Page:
Let’s do a little exercise to illustrate how important both quality and fit are….grab a 2x4 piece of lumber and take it outside and lay it on the sidewalk with one of the 2” sides flat on the sidewalk.  Now stand and balance on the top of that piece of wood with one foot (keep your shoes on).  Ta Dah!  You are now balancing on one foot 4” off the ground on a piece of lumber 2” wide.  It’s a little difficult, especially considering your foot is much wider than 2”, but some of us are very athletic, aren’t that old, and have good balance so it wasn’t all that hard to do, right?   Now, cut that 2x4 in half so that it’s now a 1x4 and stand on it again with one foot.  Keep your other foot off the ground – no cheating!  Is the 1x4 any easier to balance on?  It’s more difficult, right?  Most of us probably couldn’t do it – our weight just won’t stay centered on that 1” wide plank.  Now, cut that board in half again…and again…and yet again until you now have a 1/8” wide slice of lumber 4” off the ground to try and balance on with one foot (still have your shoes on, right?).  Try not to wobble!

Forget it…what kind of joke am I trying to pull on you anyway?  It’s impossible....

Actually, in all seriousness, this exercise should demonstrate just how hard it is, or would be, to balance if you actually got out on that sidewalk and tried it.  In effect, we’ve just “simulated” standing on a skate blade which is about an 1/8” wide.  The only things missing in this exercise is the hard, slippery surface underneath known as ice and the requirement to generate movement by going forward or backward, turning, jumping or spinning.  Wow!  What an awkward situation we’ve put our kids and ourselves in when we get out on the ice rink! What would make it easier to balance on that thin piece of wood (blade)?  How about a shoe/boot stiff enough to provide meaningful support and ankle stability?  Don’t know if you be able to stay on that piece of wood, but it would sure help eliminate that wobble!  How about a shoe that held your foot snug, preventing it from slipping and sliding inside so that you could actually balance on that 1/8” wide stick of lumber?  How about something that’s going to hold you comfortably snug, keep your heel in place, and support your arch so you could jump, spin, or turn directions without your foot slipping inside all the while giving you the confidence and security to do those things?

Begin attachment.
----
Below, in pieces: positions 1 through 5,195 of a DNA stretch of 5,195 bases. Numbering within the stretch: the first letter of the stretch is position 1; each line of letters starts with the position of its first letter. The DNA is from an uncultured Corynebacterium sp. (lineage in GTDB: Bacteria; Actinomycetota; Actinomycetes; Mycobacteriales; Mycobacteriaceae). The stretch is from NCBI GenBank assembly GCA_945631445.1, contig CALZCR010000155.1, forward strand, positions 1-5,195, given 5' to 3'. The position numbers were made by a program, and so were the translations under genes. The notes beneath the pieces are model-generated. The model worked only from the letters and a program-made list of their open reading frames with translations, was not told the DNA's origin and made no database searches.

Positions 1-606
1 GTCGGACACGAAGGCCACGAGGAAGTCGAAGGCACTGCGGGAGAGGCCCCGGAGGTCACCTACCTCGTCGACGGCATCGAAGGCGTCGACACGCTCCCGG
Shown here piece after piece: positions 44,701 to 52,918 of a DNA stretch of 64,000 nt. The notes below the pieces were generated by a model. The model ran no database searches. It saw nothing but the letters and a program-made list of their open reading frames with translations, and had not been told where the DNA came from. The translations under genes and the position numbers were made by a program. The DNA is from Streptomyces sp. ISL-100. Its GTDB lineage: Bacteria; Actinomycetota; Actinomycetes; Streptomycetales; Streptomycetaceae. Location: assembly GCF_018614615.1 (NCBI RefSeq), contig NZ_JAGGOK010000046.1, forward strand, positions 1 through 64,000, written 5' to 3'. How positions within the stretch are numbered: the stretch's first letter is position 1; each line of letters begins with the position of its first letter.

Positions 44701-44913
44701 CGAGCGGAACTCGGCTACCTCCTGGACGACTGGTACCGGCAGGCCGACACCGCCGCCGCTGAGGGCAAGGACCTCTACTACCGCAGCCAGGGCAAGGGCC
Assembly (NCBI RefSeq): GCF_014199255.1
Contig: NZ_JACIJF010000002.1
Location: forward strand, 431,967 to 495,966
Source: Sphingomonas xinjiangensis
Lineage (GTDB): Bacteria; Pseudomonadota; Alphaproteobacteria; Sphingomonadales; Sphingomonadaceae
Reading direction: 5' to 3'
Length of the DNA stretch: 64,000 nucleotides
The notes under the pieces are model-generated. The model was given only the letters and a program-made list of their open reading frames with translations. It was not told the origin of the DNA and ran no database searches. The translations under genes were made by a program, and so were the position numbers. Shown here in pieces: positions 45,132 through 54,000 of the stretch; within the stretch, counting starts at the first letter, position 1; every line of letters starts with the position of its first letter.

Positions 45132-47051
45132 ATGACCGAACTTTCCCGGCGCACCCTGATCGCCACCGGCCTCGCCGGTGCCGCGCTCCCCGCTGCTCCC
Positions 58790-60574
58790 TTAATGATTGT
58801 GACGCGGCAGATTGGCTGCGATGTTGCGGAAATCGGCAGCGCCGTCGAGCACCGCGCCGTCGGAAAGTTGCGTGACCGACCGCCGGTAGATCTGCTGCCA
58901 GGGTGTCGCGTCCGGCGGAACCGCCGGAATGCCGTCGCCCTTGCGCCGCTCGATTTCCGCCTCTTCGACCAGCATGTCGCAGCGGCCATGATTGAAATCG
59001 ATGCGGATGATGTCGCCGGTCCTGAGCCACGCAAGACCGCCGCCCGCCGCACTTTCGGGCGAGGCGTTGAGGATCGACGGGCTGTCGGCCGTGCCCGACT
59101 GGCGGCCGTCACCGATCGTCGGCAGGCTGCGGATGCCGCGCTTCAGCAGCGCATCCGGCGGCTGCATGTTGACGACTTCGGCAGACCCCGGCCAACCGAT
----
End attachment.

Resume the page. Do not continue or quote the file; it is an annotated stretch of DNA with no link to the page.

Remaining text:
That’s what a proper fitting, quality skate does!  A pond skate like those sold online at Walmart doesn’t hold the foot snug and has very little support to speak of.  They’re mass produced, generic-shaped and not only does the skater’s foot slip easily inside, but we’ve had customers who learned the hard way by having their pond skates break down and lose whatever ‘support’ they had to begin with after just two skating sessions.  As I mentioned earlier, with skates, you get what you pay for!

Here’s the bottom line - if you’re paying for skating lessons, don’t disregard the advice your coach gives you.  You’re paying that coach for their time and knowledge – they want the skater to succeed just as much as you do.  Take advantage of that knowledge that the coaches share.  Also, don’t make skating, or learning to skate, more difficult than it has to be.  Once again, you’re paying for that ice time while you’re out there trying to learn.  Why pay to learn and progress, yet don’t invest in the equipment that will help the skater do just that?  (After all, you don’t play baseball with a plastic bat.) Make the most of your time and money by getting the equipment that’s going to help maximize the skater’s experience and skill.  We all want our kids to build self-confidence and succeed at what they do and the proper equipment will help them do just that.  Quality skates sound expensive, but if you divide the cost of skates by the number of hours you’re skating, it’s the least expensive part of the entire sport. (See The Growth Mindset).

Copyright © Houston Skate & Sports Orthotics Center